U.S. interest rates have been trending higher since July and gathered additional steam following last week’s surprising (especially to the pollsters) election results. However, despite the dramatic spike post-election, the increase in rates so far has yet to catch up with the move experienced during the taper tantrum in 2013. The 2016 version of the taper tantrum started in July, when the Bank of Japan (BOJ) and European Central Bank (ECB) suggested extraordinary monetary policy stimulus in the form of negative interest rates and quantitative easing was reaching its limits.
The 2013 and 2016 taper tantrum episodes have obvious similarities in terms of interest rate moves, but differ in other respects. In 2013, corporate credit spreads gapped wider and equity prices dropped immediately after Ben Bernanke suggested the Federal Reserve (Fed) could soon begin reducing the size of bond purchases as part of its latest quantitative easing program (QE3). Weakness in corporate credit and equity prices, however, proved short-lived and both markets recovered strongly after mid- 2013. Despite the dramatic rate increase in 2013, the S&P 500 Index posted its best performance post- crisis, up more than 30%. In contrast, performance for equity and credit markets since July of this year has been steady, but not spectacular. However, the risk markets have recovered sharply from the lows set on election night.
The change in investor inflation expectations, as measured by comparing yields on 10-year nominal Treasury bond yields with 10-year Treasury Inflation Protected security yields, represents another notable difference. Inflation expectations fell throughout 2013 despite the back-up in rates. Inflation expectations have increased this year and moved sharply higher post-election. The potential for more expansionary fiscal policy under the Trump administration helps to explain the opposite reactions. Investors in 2013 were more focused on a looming federal government shutdown as opposed to the potential for tax cuts and new infrastructure spending.Key Takeaway:
More than $1 trillion in value has been wiped out across the global bond markets since last week’s election. Despite the dramatic bond market sell-off, interest rates in the U.S. are only back to the point where rates started in January. The trillion dollar question now: What does the recent rate move mean for interest rates looking forward? Whether it is the death of the 30-year bond bull market or just an extended period of hibernation, we expect disappointing returns from the interest rate sensitive segments of the fixed income markets into next year.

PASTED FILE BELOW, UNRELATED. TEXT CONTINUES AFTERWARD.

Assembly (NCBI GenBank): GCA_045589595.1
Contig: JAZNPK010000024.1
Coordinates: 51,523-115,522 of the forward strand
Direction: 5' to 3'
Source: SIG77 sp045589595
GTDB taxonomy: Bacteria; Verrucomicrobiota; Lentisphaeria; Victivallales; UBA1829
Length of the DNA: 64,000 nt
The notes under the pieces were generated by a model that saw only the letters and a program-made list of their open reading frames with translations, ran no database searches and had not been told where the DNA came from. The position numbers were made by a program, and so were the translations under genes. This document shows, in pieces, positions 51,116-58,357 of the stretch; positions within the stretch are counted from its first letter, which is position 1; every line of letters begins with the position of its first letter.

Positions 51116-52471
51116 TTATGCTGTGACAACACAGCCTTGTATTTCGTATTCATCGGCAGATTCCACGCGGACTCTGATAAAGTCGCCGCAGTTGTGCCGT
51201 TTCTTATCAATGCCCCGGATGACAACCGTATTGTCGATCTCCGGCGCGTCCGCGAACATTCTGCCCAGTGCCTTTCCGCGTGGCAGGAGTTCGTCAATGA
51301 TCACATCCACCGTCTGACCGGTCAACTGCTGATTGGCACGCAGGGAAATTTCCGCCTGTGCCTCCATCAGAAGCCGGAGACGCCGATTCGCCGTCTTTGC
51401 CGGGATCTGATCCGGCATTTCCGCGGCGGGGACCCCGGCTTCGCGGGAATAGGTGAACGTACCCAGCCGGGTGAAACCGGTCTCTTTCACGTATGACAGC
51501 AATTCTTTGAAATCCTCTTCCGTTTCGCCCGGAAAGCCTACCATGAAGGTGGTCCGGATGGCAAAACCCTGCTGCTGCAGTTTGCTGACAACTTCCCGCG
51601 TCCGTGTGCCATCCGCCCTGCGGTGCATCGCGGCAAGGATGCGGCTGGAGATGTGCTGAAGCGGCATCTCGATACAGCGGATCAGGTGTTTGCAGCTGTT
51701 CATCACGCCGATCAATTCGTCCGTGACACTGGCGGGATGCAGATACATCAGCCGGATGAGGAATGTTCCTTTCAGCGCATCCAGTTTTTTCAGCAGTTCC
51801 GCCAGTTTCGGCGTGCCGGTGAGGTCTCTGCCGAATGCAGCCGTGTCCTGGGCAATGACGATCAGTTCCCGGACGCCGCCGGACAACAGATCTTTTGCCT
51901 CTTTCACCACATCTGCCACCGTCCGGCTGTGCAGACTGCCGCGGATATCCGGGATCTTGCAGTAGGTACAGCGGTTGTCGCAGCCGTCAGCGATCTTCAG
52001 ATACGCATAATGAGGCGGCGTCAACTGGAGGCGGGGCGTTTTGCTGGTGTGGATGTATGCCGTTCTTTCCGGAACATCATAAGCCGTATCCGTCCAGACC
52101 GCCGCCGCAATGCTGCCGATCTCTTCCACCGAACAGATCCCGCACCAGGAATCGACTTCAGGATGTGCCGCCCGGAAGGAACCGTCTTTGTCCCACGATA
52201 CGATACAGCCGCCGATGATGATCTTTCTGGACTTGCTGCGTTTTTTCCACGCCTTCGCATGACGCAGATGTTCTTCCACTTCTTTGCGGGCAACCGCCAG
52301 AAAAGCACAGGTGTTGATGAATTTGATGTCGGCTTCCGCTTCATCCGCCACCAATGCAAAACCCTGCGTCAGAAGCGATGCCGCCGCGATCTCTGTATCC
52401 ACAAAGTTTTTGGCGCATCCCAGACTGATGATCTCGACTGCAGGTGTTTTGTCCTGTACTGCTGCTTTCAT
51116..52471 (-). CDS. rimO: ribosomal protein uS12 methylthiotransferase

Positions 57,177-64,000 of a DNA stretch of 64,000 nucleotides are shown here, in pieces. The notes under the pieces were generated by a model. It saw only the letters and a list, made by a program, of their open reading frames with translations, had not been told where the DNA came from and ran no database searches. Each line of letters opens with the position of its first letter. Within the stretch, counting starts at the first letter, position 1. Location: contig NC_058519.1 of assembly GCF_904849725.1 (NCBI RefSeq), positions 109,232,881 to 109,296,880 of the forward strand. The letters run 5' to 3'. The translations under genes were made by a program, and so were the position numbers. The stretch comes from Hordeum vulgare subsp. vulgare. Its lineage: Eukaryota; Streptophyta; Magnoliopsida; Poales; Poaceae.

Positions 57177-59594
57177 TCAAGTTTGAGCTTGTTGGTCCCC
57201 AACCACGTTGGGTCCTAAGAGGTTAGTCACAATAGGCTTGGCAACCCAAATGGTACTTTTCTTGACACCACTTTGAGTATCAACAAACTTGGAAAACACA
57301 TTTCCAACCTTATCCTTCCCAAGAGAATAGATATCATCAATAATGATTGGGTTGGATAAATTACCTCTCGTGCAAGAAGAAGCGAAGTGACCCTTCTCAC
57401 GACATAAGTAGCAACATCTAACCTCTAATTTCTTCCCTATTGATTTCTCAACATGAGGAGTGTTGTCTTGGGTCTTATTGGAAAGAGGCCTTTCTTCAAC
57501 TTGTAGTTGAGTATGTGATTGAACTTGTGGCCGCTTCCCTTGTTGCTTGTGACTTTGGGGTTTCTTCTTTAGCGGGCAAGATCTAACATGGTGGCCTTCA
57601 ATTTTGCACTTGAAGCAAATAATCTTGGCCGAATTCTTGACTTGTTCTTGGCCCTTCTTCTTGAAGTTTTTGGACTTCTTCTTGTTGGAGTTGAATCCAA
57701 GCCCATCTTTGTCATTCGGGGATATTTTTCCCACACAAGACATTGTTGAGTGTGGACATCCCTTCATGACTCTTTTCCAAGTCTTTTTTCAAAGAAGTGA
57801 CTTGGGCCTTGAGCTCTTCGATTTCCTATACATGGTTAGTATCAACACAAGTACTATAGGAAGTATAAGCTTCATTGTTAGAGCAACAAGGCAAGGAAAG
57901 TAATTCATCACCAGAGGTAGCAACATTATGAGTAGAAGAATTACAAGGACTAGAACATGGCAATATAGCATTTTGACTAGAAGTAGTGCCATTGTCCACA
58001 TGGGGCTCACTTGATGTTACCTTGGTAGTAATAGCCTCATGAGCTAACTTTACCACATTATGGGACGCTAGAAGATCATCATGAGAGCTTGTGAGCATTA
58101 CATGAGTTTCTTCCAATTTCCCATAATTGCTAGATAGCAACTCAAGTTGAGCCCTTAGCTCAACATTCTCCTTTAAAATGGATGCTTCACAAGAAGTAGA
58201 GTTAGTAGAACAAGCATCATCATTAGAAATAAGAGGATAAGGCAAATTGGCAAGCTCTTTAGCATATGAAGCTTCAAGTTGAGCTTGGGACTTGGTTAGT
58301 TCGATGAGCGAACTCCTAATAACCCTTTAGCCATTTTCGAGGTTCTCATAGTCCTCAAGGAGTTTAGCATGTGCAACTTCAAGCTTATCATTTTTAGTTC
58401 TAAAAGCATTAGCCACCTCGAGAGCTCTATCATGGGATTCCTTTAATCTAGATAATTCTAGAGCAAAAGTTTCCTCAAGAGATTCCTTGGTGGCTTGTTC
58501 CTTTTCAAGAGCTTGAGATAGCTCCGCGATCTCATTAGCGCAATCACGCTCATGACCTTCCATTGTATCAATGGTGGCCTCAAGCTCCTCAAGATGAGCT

The material provided here is for informational use only. The views expressed are those of the author, and do not necessarily reflect the views of Penn Mutual Asset Management.
This material is for informational use only. The views expressed are those of the author, and do not necessarily reflect the views of Penn Mutual Asset Management. This material is not intended to be relied upon as a forecast, research or investment advice, and it is not a recommendation, offer or solicitation to buy or sell any securities or to adopt any investment strategy.
Opinions and statements of financial market trends that are based on current market conditions constitute judgment of the author and are subject to change without notice. The information and opinions contained in this material are derived from sources deemed to be reliable but should not be assumed to be accurate or complete. Statements that reflect projections or expectations of future financial or economic performance of the markets may be considered forward-looking statements. Actual results may differ significantly. Any forecasts contained in this material are based on various estimates and assumptions, and there can be no assurance that such estimates or assumptions will prove accurate.
Investing involves risk, including possible loss of principal. Past performance is no guarantee of future results. All information referenced in preparation of this material has been obtained from sources believed to be reliable, but accuracy and completeness are not guaranteed. There is no representation or warranty as to the accuracy of the information and Penn Mutual Asset Management shall have no liability for decisions based upon such information.
High-Yield bonds are subject to greater fluctuations in value and risk of loss of income and principal. Investing in higher yielding, lower rated corporate bonds have a greater risk of price fluctuations and loss of principal and income than U.S. Treasury bonds and bills. Government securities offer a higher degree of safety and are guaranteed as to the timely payment of principal and interest if held to maturity.
All trademarks are the property of their respective owners. This material may not be reproduced in whole or in part in any form, or referred to in any other publication, without express written permission.